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Lens review

Tokina AT-X DX AF 16.5-135 mm f/3.5-5.6

3 February 2010
Szymon Starczewski

9. Ghosting, flares and transmission

You can hardly be pleased looking at the photos below. The flares are significant and easy to spot at every focal length. On stopping down they become even more distinct. At the maximum aperture they are a bit weaker but still visible.

Tokina AT-X DX AF 16.5-135 mm f/3.5-5.6 - Ghosting, flares and transmission

Tokina AT-X DX AF 16.5-135 mm f/3.5-5.6 - Ghosting, flares and transmission

Tokina AT-X DX AF 16.5-135 mm f/3.5-5.6 - Ghosting, flares and transmission

Tokina AT-X DX AF 16.5-135 mm f/3.5-5.6 - Ghosting, flares and transmission

What is the reason of such a performance? Should we blame only the anti-reflection coatings? A lens’s transmission graph, presented below, will help us answer this question.

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Tokina AT-X DX AF 16.5-135 mm f/3.5-5.6 - Ghosting, flares and transmission

In the middle of the visible spectrum the transmission reaches 85-86%. Such a result is nothing to be pleased with especially when we look at the performance in the blue and purple part of the spectrum. The lens loses up to 40% of light there so it’s not strange that most of the flares have blue-purple hue.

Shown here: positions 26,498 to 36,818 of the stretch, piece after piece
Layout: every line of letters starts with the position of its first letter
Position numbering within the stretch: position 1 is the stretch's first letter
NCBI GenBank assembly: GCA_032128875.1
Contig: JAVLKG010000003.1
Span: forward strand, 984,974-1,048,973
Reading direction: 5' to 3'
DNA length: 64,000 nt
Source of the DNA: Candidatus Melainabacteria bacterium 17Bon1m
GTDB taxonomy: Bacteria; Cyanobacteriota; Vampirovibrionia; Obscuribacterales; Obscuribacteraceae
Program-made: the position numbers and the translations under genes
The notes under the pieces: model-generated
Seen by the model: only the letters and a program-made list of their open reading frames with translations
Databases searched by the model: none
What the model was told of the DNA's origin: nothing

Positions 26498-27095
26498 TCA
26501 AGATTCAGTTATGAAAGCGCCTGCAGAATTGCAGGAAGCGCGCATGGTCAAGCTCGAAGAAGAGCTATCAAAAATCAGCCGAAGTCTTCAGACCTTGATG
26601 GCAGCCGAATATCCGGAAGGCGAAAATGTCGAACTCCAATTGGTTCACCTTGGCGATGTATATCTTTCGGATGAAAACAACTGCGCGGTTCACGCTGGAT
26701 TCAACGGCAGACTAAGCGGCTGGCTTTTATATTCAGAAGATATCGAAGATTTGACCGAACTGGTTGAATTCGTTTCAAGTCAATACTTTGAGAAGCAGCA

The quality of coatings can be assessed not by consulting the overall transmission graph (after all it depends also on the number of elements used) but by calculating the transmission or the light loss on one air-to-glass surface. The Tokina features 12 groups of elements so it has 24 surfaces to cover. It means that in the middle of the visible spectrum we lose as much as 0.6-0.7% of light. Such a result is hardly impressive. The best producers on the market can decrease the light loss to the level of 0.2-0.3% and even such “cinderellas” as a Samyang can fare better than the Tokina here…